# A basic question regarding frequency analysis of an EEG signal

Assume that an EEG signal is sampled at $$f_s = 300$$ Hz then a 10000-point segment of it is selected, called $$x[n]$$. The corresponding 10000-point DFT is then computed and called $$X[k]$$.

Assume further that famous EEG frequency bands are known as the following intervals (in Hz): $$\delta=[1,4],$$ $$\theta = [4,7],$$ $$\alpha = [7,12],$$ $$\beta = [12,30]$$.

Please help me decide which of the following 4 statements are true, and which are false?

1. Any 5000-point of X[k] is enough to obtain the entire frequency information.

My attempt: According to the famed Nyquist criterion, the maximum frequency we can have is $$f_m = f_s / 2 = 150$$Hz. The corresponding index $$k$$ can be found this way:

$$\frac{k f_s}{N} = f_m = \frac{f_s}{2} \rightarrow k= \frac{N}{2} = \frac{10000}{2} = 5000.$$

This implies that the maximum frequency happens at the 5000'th frequency index. But it doesn't mean any 5000-point segment gives the frequency information so this statement is incorrect.

1. $$X[k]$$ for 1000<k<1500 is enough to get the $$\alpha$$ band information.

My attempt: At $$k=1000$$ we get $$f = \frac{ k f_s }{ N } = \frac{ 1000 \times 300 }{ 10000 } = 30 \textit{Hz}$$ and at $$k= 1500$$ we have $$f=\frac{ 1500\times 300 }{10000 } = 45 \textit{Hz}$$ which are out of the $$\alpha$$ band range, so this statement is incorrect as well.

1. $$X[k]$$ for 8000<k<10000 is enough to get the $$\alpha,\beta,\delta, \theta$$ bands information.

My attempt: For the very same seasons just discussed, $$k=8000$$ corresponds to $$f= 240$$ Hz and $$k= 10000$$ corresponds to $$f= 300$$ Hz which are out of all bands' ranges. As a matter of fact, 240 and 300 Hz are above the maximum frequency $$f_m$$ allowed by Nyquist's criterion, so I don't really know how to interpret this. Maybe I'm mistaken?

1. A lowpass filter with frequency $$\frac{\pi}{2}$$ removes power line frequency at $$60$$ Hz.

My attempt: I think this is trivially correct because $$\frac{\pi}{2}$$ Hz is about 1.57 Hz and the lowpass filter zeros out anything above this frequency, including 50 Hz.

1. The first $$5000$$ points (well, $$5001$$ to be exact) contain all frequency information, because the signal is real-valued and, consequently, the spectrum is conjugate symmetric: $$X[k]=X^*[N-k]\tag{1}$$ where $$N$$ is the DFT length. But from $$(1)$$ we cannot infer all values of $$X[k]$$ from any arbitrary collection of $$N/2$$ (consecutive) points of $$X[k]$$. So you're right.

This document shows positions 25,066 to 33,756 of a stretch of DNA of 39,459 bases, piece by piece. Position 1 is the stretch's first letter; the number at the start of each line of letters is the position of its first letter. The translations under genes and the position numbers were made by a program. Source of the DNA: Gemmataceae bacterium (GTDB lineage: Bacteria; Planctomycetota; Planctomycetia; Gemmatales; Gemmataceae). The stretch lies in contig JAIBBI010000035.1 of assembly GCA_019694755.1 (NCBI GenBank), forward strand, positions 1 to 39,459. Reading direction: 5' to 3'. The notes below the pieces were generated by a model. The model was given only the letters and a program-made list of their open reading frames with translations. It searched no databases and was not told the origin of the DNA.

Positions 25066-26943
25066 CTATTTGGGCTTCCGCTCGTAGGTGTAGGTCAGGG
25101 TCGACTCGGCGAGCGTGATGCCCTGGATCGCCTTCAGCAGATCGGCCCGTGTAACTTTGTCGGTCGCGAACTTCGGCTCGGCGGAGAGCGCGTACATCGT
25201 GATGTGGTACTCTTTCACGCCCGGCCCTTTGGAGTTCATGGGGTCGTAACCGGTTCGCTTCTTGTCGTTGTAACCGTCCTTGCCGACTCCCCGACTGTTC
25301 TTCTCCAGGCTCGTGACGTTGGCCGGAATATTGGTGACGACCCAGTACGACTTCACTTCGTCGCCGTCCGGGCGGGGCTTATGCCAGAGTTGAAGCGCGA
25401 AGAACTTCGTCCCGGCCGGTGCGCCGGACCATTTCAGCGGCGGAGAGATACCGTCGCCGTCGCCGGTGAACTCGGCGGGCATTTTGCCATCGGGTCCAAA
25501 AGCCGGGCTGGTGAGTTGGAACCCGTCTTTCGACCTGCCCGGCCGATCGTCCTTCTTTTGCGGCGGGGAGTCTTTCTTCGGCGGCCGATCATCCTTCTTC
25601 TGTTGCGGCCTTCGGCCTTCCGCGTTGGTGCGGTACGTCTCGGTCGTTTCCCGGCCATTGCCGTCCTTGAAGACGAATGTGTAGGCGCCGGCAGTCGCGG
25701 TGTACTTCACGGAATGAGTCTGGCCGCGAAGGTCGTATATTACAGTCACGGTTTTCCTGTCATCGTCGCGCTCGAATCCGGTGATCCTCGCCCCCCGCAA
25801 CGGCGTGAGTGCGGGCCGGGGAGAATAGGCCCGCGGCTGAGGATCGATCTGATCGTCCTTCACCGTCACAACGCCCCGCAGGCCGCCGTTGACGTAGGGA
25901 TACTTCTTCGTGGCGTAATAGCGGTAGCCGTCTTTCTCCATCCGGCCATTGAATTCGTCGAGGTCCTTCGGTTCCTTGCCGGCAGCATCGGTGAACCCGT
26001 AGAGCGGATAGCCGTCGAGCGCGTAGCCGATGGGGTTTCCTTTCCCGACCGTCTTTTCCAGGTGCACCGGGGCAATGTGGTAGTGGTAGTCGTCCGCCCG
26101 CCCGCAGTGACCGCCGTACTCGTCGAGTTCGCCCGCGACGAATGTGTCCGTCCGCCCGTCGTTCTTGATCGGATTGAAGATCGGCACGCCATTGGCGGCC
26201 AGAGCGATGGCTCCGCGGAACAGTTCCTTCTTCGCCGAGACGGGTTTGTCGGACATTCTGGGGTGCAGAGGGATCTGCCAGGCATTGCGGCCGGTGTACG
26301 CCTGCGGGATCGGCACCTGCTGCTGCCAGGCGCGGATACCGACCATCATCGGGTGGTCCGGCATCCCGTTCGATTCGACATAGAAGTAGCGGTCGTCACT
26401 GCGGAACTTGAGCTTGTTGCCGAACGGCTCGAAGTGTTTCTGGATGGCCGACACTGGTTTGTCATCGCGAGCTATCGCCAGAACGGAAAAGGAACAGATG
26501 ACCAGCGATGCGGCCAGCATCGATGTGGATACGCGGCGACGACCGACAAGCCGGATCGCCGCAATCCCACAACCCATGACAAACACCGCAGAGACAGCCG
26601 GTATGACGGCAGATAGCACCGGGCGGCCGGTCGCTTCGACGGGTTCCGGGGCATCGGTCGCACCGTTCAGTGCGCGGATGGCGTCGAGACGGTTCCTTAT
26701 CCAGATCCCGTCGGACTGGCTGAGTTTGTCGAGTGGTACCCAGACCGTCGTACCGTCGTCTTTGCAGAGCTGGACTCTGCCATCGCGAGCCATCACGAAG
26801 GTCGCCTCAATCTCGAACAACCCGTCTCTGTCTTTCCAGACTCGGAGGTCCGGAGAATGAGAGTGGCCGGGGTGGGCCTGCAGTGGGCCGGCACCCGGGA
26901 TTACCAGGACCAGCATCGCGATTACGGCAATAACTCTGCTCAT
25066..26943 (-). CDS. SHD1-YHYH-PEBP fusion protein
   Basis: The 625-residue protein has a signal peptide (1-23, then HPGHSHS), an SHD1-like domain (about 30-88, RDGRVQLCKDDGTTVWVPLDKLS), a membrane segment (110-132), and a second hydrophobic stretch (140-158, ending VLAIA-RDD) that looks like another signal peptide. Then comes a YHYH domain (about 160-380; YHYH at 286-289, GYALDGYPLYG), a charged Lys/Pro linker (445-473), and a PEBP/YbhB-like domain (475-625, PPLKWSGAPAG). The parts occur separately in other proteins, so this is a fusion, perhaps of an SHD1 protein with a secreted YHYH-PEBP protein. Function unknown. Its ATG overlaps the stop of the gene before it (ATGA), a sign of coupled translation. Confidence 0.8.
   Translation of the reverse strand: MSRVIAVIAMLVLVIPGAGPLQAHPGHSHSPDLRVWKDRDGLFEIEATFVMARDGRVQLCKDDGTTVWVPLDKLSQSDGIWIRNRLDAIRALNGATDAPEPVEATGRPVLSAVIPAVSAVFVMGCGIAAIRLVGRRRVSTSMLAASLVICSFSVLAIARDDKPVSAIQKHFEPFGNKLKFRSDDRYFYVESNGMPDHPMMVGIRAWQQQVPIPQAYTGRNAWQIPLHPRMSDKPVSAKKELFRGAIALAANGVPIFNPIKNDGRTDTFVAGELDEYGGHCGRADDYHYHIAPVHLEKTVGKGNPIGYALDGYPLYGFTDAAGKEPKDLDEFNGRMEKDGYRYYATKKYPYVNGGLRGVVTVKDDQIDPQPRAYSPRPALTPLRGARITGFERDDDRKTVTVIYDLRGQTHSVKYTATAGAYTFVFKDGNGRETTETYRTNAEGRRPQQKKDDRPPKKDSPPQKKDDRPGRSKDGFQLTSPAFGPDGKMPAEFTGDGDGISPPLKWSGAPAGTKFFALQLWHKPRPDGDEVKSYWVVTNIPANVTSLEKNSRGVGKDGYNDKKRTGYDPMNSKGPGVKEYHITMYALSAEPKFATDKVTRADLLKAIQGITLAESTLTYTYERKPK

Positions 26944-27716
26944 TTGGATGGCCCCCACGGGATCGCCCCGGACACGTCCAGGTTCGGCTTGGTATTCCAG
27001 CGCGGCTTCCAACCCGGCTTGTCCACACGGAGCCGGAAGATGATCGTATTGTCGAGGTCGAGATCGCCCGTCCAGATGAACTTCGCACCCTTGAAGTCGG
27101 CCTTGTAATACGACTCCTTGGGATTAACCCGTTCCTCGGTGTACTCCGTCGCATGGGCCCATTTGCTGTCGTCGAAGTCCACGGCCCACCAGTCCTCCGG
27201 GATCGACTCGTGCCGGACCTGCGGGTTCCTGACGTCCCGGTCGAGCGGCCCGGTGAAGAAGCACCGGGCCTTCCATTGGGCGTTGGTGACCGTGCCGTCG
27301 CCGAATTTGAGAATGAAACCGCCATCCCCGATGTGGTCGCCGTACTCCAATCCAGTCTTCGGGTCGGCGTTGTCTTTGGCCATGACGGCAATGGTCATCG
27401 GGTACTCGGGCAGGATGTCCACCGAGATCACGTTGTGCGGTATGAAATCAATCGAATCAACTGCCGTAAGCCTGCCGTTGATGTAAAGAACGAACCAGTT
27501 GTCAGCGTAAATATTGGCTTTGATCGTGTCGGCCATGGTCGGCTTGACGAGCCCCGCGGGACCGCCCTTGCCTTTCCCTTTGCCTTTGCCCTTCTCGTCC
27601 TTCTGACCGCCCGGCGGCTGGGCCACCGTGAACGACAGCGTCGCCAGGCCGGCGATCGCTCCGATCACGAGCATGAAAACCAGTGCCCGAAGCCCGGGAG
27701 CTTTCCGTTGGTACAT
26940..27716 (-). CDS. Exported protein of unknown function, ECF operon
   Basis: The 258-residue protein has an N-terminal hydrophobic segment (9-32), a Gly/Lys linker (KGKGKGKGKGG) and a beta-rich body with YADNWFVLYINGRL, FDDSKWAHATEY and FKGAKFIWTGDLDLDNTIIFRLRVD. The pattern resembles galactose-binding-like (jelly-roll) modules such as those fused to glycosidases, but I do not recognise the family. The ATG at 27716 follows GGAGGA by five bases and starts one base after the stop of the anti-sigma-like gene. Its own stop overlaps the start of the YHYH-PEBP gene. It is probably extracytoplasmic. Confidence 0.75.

3. This is a bit tricky, and you'll need Eq. $$(1)$$. Think about which values of $$X[k]$$ you can derive from the index range $$k\in[8001,9999]$$. It should turn out that in fact you got everything you need.
4. They should specify what they actually mean by $$\pi/2$$. I would expect this to be a normalized frequency in radians, i.e., $$2\pi f/f_s$$, where $$f_s$$ is the sampling frequency. If that is the case, then $$\pi/2$$ is just half the Nyquist frequency. Draw your own conclusions.
• Thank you for the wonderful answer. I didn't know about the conjugate symmetry. Upon reflecting on it, this is what I found for statement 3: $X[k] = X[N-k]$ where the signal being real-valued played the key role. Now $X[8001] = X [1999]$ which corresponds to $60$ Hz. Similarly, $X[9999] = X [1]$ which corresponds to almost 0 Hz. Putting these together, 0-60 Hz frequency range is covered, which contains the entire spectrum for all bands!! Dec 28, 2020 at 20:18
• @user54853: You're right, but don't forget the complex conjugation, which I denoted by $*$, so in order to get $X[1]$ from $X[9999]$ you need to take the complex conjugate: $X[1]=X^*[9999]$. Dec 28, 2020 at 22:10